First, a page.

TAMPA — Ronnie Oneal, the Riverview father accused in the 2018 slaughter of his girlfriend and their 9-year-old daughter, and the attempted killing of their then-8-year-old son, is claiming self-defense.
Attorneys for Oneal have invoked Florida’s stand your ground law to argue that he should be immune from prosecution, at least for the death of his girlfriend.
Kenyatta Barron was killed after she attacked Oneal in their home, defense attorneys wrote in a court paper. He had to act, they said, “to prevent imminent death or great bodily harm to himself and/or his children.”
The claim was the subject of a Monday morning court hearing, which included the playback of a pair of 911 calls made the night of March 19, 2018.
“I’ve just been attacked by some ... white demons,” Oneal says in one call, “that was inside Keke.”
Keke was Barron’s nickname.
“You say Keke tried to attack you?” a call-taker asked.
“Yes, yes, yes, she did,” Oneal said. “She tried to kill me.”
The call ended shortly thereafter.
Florida’s stand your ground law says a person has no duty to retreat and can use deadly force when in fear of great bodily harm or death. The law was tweaked in 2017, putting the burden on prosecutors to prove that a defendant was not in fear for his or her life or well-being when using deadly force.
Since the change, stand your ground claims have popped up with greater frequency in local court cases. Critics say it often results in what feels like two trials — a hearing at which prosecutors must convince a judge that self-defense does not apply and a regular trial where they must convince a jury of the defendant’s guilt.
It’s hard to say if the bizarre circumstances of Oneal’s case are the kind of thing state lawmakers had in mind when they crafted the controversial law.
Oneal, 32, is charged with first-degree murder in the death of Barron, who was beaten, stabbed and shot outside the couple’s Riverview home. He is also accused of murdering their daughter, 9-year-old Ron’Niveya Oneal, who authorities said was stabbed multiple times. And he is accused of setting fire to their home and trying to kill their son, Ronnie Oneal IV, who deputies said emerged from the house, stabbed and burned, as they arrived.
Before she died, Barron placed a 911 call. On Monday, her words filled a courtroom.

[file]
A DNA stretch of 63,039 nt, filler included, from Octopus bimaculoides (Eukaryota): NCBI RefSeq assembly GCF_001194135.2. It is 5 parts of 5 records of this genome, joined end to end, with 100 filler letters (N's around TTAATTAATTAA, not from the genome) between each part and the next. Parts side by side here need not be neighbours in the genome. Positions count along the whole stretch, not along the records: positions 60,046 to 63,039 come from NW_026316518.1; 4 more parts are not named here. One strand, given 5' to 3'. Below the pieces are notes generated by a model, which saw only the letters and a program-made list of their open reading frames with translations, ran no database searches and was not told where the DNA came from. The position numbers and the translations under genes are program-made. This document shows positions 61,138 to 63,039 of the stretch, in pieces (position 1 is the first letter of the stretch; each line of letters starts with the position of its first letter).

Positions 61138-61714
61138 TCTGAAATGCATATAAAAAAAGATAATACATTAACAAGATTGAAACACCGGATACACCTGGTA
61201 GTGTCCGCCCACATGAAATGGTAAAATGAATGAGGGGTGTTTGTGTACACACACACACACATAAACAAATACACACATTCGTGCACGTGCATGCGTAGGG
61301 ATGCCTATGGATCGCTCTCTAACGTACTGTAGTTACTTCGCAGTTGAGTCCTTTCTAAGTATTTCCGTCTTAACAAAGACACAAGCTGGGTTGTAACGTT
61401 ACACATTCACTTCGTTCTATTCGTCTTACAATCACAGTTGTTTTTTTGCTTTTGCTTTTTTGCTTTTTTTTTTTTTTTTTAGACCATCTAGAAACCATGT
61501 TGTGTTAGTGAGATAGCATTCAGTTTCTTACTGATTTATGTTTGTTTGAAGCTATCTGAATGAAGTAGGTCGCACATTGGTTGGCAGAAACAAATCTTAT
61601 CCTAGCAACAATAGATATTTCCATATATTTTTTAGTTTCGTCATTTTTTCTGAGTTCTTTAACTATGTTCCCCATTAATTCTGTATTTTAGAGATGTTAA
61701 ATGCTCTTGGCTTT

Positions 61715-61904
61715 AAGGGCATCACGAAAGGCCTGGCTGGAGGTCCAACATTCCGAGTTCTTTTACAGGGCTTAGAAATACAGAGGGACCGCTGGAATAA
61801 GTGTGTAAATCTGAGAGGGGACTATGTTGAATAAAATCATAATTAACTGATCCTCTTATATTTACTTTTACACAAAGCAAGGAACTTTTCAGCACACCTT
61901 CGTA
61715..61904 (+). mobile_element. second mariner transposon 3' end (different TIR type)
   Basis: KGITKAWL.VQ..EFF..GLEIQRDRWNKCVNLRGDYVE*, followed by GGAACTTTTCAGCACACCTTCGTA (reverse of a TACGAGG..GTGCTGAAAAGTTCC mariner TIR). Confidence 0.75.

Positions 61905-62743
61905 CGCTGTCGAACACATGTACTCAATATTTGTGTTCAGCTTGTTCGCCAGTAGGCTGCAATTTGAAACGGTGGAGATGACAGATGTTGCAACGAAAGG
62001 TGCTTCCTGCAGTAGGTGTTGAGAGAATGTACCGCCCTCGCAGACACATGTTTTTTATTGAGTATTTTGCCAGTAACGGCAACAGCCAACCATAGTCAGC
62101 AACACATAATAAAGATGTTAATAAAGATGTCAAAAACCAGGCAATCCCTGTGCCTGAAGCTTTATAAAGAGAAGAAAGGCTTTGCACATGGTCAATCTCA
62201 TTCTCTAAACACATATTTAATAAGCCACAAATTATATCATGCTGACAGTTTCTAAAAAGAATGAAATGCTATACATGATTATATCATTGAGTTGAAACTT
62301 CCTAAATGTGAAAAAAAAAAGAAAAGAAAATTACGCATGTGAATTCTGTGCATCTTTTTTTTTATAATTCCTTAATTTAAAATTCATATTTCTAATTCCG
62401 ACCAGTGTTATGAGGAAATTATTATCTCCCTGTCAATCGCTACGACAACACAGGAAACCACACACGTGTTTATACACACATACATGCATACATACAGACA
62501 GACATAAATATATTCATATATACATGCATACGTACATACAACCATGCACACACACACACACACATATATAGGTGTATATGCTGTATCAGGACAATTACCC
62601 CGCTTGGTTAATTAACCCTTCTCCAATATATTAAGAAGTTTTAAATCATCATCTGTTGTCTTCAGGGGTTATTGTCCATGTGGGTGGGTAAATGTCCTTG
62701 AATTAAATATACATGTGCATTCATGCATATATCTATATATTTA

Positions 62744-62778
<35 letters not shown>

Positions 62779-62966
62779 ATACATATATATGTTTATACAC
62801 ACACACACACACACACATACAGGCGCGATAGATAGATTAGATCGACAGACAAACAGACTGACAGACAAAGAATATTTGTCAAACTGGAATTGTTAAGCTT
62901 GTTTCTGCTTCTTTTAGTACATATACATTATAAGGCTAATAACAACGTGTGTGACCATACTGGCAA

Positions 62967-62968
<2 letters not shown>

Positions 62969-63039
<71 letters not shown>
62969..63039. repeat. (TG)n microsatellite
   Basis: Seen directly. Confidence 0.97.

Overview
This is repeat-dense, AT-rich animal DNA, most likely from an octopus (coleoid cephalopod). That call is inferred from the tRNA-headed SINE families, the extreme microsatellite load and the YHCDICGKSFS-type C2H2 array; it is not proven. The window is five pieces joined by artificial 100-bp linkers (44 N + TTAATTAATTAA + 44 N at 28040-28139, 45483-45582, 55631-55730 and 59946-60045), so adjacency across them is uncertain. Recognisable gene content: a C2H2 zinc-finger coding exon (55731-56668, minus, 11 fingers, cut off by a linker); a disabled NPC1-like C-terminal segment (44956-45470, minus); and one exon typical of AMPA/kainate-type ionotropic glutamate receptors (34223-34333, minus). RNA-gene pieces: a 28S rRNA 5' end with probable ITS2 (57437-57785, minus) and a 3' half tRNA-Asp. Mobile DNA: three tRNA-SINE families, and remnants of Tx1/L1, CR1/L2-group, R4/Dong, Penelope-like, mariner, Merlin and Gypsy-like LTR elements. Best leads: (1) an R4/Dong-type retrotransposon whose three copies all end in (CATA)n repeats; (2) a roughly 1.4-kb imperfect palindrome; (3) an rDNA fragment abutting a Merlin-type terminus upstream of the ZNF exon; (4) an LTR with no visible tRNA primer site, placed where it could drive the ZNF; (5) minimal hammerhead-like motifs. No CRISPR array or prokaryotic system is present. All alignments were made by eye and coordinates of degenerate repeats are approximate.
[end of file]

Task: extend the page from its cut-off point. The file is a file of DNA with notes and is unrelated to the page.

“God help me, please,” she says. “Jesus help me, I’m shot.”
She screams as the call-taker struggles to get her to say her address. A man is heard saying “allahu akbar.”
“I’m so sorry,” Barron says. “I’m so sorry.”
James Gray, who was staying with his then-fiance at the home next door to Oneal’s, testified that he awoke that night to screams outside the house. He gazed through a peephole in the front door and saw one person standing over another.
He told his girlfriend to call 911, then walked outside. He recognized Oneal, who was standing over Barron, gripping her arm as she lay face down, he said.
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“As soon as I stepped out, he started yelling at me, saying I didn’t understand,” Gray said.
Oneal repeatedly said “she killed me,” Gray said. He yelled, “allahu akbar,” an Arabic phrase that means “God is greatest.”
Oneal let go of Barron’s arm and walked back toward his house, Gray said.
Thomas Dirks, a former homicide detective, told the court about his observations at the crime scene. He described injuries to Barron’s face and head, and a gunshot wound to her upper body. A shotgun, which had been broken apart, lay nearby.
A judge made no decision on the stand your ground matter Monday. Testimony was set to resume Thursday.
Oneal’s trial is set for early next year. Prosecutors expect a key witness will be his now 11-year-old son.
But the boy would likely suffer psychological harm if he had to see his father in court, prosecutors said. They want a judge’s permission to allow him to testify through closed-circuit video.
Jacquelyn Flood, a clinical psychologist who specializes in children and trauma, told the court that testifying in person would cause “significant emotional distress” and could make worse a diagnosis of post traumatic stress disorder.
Another factor potentially complicating the case is the boy’s adoption by one of the homicide detectives who investigated the crime. It was mentioned in court Monday, but was not a subject of extended discussion. A court terminated Oneal’s parental rights in December 2018.
If a jury finds Oneal guilty of first-degree murder, the state plans to seek the death penalty.
Correction: Thomas Dirks testified Monday in a stand your ground hearing in the case of Ronnie Oneal. A previous version of this story included an incorrect first name.